Have any of you tried watching the new ABC series called Resurrection? As a pastor, I felt like it was my duty to at least check the show out – how could I not watch, at least once, a show called Resurrection? I don’t want to spoil it for you, if you plan on watching eventually, but the basic concept of the series is this. Starting with a little boy who drowned over thirty years ago, people who died start returning to a small town, very much alive. For everyone else, years have passed, but for the people who died, they return having not aged a day. It’s like someone pressed “pause” on their lives, and then suddenly hit “play” again.             You would think, wouldn’t you, that these people, returned from the dead, would be a cause of joy, right? But it turns out that their return causes a lot of trouble. People have moved on, grown older, remarried. People have grieved already, and find themselves grieving again when their l…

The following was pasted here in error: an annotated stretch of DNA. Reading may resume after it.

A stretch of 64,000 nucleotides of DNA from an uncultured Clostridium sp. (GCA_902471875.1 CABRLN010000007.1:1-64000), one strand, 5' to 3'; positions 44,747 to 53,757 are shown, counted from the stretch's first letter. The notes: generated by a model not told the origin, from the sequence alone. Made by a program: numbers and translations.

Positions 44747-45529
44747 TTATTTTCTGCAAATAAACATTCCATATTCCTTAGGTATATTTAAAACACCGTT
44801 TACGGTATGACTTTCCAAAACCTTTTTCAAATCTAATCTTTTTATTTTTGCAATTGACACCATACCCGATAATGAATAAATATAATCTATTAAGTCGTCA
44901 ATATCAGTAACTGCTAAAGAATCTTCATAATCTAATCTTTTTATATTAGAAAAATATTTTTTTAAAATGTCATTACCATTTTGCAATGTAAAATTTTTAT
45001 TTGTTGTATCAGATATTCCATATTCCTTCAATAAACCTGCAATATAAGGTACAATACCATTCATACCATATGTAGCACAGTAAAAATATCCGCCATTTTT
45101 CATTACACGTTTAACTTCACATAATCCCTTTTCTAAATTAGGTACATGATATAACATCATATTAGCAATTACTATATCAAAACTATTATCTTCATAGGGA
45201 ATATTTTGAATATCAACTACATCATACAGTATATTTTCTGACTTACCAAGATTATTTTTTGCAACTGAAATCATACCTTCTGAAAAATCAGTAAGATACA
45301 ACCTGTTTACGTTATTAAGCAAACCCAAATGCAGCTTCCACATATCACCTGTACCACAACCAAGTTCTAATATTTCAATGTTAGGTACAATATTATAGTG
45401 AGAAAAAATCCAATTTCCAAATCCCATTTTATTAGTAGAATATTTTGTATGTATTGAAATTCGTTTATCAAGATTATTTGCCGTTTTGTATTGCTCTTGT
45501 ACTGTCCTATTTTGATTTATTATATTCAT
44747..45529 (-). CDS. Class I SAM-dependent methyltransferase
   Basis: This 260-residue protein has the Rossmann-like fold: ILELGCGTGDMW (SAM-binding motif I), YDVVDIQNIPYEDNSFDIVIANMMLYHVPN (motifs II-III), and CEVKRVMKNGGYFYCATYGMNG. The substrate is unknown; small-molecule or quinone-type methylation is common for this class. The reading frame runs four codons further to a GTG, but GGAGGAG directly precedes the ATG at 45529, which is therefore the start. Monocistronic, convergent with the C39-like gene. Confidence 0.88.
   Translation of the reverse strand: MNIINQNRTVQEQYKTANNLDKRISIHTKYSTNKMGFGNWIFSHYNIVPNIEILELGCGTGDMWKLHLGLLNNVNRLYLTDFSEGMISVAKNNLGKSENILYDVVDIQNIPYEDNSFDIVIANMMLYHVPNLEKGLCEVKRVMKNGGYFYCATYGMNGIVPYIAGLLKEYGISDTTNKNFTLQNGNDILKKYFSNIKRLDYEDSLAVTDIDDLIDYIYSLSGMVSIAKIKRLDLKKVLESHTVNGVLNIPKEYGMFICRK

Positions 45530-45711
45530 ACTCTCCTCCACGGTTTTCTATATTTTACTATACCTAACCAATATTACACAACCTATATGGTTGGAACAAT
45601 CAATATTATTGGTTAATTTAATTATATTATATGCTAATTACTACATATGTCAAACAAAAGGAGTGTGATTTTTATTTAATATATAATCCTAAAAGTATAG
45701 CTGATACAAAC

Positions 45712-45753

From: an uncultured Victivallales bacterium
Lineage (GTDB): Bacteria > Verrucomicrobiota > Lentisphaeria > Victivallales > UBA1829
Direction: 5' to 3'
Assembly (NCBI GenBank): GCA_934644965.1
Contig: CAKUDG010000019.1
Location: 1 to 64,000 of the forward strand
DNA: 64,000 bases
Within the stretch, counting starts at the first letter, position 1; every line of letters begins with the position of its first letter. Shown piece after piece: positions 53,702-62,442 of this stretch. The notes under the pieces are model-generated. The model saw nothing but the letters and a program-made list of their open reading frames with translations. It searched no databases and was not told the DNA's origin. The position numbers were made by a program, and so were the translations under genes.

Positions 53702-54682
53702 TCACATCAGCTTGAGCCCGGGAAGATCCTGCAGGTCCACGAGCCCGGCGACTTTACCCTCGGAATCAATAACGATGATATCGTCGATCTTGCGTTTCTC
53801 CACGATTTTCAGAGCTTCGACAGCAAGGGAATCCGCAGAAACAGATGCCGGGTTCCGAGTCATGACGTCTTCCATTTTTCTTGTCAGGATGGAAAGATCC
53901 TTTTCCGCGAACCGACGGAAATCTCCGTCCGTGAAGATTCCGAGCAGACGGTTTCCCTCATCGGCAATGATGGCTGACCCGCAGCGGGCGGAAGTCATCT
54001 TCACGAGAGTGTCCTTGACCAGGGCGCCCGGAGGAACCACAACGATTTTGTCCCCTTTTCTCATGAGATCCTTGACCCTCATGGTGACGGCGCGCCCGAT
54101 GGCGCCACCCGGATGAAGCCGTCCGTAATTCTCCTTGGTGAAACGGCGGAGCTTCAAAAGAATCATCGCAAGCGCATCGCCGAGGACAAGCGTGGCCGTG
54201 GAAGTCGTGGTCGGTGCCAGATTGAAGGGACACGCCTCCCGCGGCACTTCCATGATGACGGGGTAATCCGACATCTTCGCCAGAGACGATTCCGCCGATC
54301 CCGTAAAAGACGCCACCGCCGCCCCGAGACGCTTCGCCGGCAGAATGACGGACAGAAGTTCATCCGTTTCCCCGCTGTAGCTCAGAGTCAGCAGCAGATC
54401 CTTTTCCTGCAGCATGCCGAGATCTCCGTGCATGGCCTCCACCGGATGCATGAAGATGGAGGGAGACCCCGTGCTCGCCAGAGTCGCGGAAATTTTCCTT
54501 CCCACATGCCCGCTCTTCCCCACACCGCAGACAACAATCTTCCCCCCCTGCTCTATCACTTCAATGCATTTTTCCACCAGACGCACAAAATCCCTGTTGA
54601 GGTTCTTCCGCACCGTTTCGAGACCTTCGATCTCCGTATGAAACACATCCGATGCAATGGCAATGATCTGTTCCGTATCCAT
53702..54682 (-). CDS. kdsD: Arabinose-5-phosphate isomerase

A Sung Communion Liturgy for Maundy Thursday/The Season of Lent

A Sung Communion Liturgy for Maundy Thursday/The Season of Lent (Tune: RESTORATION)

Lift your hearts to God your maker. Lift your hearts unto the Lord! Let us thank God! Let us praise God: God of mercy, love and power!
Let us gather at the table Hearts uplifted, hands outstretched This, the table of thanksgiving Cup of blessing, bread of life
From the dust we were created God gave us the breath of life But we wandered from God’s Presence Bound for pain and grief and strife
Let us gather at the table Hearts uplifted, hands outstretched This, the table of thanksgiving Cup of blessing, bread of life